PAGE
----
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Home   Posts tagged 'domestic violence' (Page 6)

Calling it Anger Adds to the Danger

by Phyllis B. Frank and Gail K. Golden Anger Management Policy Statement With decades of experience to draw upon, we have determined that most people who are thought to need anger management programs already know how to manage their anger, and do so, on a daily basis in a wide variety of settings. It is particularly worrisome when a man is ordered to an

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Position paper on court mandated mental health treatment for men who batter

Many courts throughout the country are using mental health treatment as a penalty for men’s acts of assault against their partners. It is our strong professional determination, based on many decades of work in the field, that an order for mental health treatment as a sanction for an assault is not the appropriate response. Mental health treatment offers people the opportunity to do the

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The Importance of Using Accountable Language

by Phyllis B. Frank and Barry Goldstein This article was conceived because of the frequency with which leaders of our movement and presenters at conferences use unaccountable language in our presentations and proposals, even as they deeply care about ending men’s violence against women and have devoted their lives to helping women partnered with abusive men. Like all tools of oppression, unaccountable language is

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“Domestic Violence” as part of the broader issue of “Domestic Abuse”

“Domestic Violence” as part of the broader issue of “Domestic Abuse” The horrific physical violence that so many men continue to inflict on their wives or woman partners is truly astonishing, shocking, and galvanizing: slaps, punches, choking, severe shaking, being thrown against walls or down stairs, arms twisted or broken, burns, stabbings, gunshots, and innumerable other forms of physical injury. Yet there has been

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Not a Two-Way street: Men are NOT the victims of what is meant by Domestic Violence and Abuse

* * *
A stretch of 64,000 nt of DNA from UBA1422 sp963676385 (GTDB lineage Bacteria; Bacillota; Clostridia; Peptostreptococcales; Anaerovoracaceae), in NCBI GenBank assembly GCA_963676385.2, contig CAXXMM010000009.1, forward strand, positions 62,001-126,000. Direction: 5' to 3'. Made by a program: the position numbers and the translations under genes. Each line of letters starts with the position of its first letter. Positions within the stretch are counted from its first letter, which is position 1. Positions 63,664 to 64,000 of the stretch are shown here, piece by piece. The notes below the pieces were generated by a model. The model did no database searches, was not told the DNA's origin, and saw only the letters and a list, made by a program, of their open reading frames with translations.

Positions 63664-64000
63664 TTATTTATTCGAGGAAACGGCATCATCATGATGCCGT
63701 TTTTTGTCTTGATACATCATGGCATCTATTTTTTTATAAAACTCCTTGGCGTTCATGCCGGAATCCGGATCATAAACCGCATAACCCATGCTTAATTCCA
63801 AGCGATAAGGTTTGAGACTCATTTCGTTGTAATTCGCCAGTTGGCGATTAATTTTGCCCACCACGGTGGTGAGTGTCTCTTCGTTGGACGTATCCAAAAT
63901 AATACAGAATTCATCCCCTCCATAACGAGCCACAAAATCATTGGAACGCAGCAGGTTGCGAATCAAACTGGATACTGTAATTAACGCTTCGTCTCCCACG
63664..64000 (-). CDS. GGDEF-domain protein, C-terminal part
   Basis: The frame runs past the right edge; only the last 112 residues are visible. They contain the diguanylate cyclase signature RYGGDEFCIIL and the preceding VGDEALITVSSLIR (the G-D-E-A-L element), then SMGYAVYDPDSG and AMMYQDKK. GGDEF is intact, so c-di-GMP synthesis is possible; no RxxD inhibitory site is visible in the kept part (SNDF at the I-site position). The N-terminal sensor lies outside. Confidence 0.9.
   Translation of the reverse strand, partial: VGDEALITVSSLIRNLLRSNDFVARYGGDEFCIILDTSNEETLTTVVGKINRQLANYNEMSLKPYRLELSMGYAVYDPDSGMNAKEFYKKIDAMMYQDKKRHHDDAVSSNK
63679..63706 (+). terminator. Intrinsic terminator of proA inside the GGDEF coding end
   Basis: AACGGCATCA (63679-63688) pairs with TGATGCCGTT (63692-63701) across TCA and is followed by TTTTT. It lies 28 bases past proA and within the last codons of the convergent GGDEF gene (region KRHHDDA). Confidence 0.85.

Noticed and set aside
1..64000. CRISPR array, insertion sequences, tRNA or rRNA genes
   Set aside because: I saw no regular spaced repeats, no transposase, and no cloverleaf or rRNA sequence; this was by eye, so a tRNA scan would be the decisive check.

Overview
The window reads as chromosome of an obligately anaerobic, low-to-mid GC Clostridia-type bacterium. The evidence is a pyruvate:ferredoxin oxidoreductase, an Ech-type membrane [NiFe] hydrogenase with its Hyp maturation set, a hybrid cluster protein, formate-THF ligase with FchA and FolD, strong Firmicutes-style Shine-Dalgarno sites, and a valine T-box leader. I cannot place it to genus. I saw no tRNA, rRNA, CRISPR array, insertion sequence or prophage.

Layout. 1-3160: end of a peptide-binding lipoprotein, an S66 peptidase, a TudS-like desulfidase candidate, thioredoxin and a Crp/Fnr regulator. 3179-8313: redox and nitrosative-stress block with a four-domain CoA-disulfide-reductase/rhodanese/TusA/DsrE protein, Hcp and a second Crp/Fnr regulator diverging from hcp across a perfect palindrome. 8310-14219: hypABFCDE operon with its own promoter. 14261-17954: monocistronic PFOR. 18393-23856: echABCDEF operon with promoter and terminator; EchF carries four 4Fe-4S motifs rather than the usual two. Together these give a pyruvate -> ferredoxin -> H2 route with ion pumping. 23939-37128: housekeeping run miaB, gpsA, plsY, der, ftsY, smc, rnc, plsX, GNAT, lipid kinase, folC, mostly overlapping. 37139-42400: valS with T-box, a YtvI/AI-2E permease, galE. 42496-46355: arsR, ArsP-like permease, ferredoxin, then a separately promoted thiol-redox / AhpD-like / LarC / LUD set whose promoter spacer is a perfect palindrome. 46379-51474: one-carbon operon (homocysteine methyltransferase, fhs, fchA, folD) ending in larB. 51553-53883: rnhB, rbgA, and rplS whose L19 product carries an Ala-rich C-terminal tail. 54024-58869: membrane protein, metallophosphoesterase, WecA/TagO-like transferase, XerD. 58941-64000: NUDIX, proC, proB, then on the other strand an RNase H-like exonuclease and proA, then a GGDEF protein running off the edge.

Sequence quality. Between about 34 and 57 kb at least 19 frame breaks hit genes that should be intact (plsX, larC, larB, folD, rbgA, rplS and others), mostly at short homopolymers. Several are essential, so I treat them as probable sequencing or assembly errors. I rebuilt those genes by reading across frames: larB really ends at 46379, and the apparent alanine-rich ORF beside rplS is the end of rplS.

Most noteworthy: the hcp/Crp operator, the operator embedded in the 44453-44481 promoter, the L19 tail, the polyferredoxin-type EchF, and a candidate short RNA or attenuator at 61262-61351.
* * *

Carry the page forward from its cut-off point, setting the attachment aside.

Just as some mental problems are more prevalent among women (e.g. depression) or men (e.g. alcoholism); many crimes are very, very highly correlated with gender. Men commit near 100% of forcible rapes, 90% of murders, etc. It is a simple fact that men are usually larger and physically stronger than their female partners. It is true that men are far more often raised to

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Policy Statement on Child Custody Laws

The National Organization for Men Against Sexism1 is committed to make substantive this nation’s ideals of equality and justice. In choosing loyalties in disputes over child custody, any society that cares for its future must make its primary concern that which is truly in the best interests of children. In a society such as ours in which men daily subject women to violence, oppression, and

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10 Ways Anti-sexist Men Can Help Reform the Broken Custody Court System

By Barry Goldstein, NOMAS Child Custody Task Group Research has now established that the custody court system’s response to domestic violence cases is deeply flawed.  Courts’ use of outdated practices, unqualified professionals, inadequate training, gender bias and other mistakes has resulted in thousands of children being sent to live with abusers.  This article explores the role anti-sexist men can play in reforming the custody

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Domestic Violence, Abuse, and Child Custody: Legal Strategies and Policy Issues

Editors: Mo Therese Hannah, Ph.D. and Barry Goldstein, J.D Civic Research Institute Format: Hardcover Book © 2010 approx. 710 pp. ISBN: 1-887554-76-9 For many years protective mothers have complained that unfair custody courts are taking their children and forcing the children to live with abusive fathers. These concerns have now been confirmed by a definitive new book, DOMESTIC VIOLENCE, ABUSE and CHILD CUSTODY co-edited

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What Batterer Programs Can Do Demonstrably and Reliably with All Men Ordered by the Courts

By Phyllis B. Frank, , Director, VCS Domestic Violence Program for Men Batterer programs often confound even those who work closely with them.  Courts, probation, prosecution, parole, advocates, and the public understandably have unfulfilled hopes about what batterer programs can accomplish.  After thirty years of consistent trial, error and more trial, the NY Model for Batterer Programs has devised a simple list of what

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Batterer Programs may be more Harmful than Beneficial

Even Groups for Batterers run by private or social service agencies that are not mainly mental health staffed and oriented are unlikely to have any real effect on the abuse, and may in some ways make it worse for the abused woman. When an abusive man is required by a Judge to attend a weekly local group “for batterers” for six months or a

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